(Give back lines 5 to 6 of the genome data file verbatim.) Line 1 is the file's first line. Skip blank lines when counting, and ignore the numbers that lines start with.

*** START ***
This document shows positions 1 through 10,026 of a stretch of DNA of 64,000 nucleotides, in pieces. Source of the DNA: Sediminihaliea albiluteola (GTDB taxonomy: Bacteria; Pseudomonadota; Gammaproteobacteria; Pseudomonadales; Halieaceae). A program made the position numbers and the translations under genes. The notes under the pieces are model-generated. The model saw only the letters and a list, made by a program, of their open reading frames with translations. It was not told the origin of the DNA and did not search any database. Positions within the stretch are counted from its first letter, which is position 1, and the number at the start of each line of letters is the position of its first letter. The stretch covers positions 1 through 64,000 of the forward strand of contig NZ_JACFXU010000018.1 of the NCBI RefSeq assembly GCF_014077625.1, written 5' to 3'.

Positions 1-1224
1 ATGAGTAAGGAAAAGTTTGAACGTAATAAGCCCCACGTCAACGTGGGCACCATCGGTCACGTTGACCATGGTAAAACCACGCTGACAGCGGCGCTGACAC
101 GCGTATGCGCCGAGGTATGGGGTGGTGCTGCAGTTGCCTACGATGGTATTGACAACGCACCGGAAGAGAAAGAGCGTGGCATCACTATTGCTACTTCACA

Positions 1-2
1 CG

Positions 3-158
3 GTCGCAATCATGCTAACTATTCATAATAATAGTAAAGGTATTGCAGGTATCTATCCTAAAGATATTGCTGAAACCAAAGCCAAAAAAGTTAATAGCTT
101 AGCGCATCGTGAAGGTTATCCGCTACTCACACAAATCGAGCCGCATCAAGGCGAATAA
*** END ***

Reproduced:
Positions 1-2
1 CG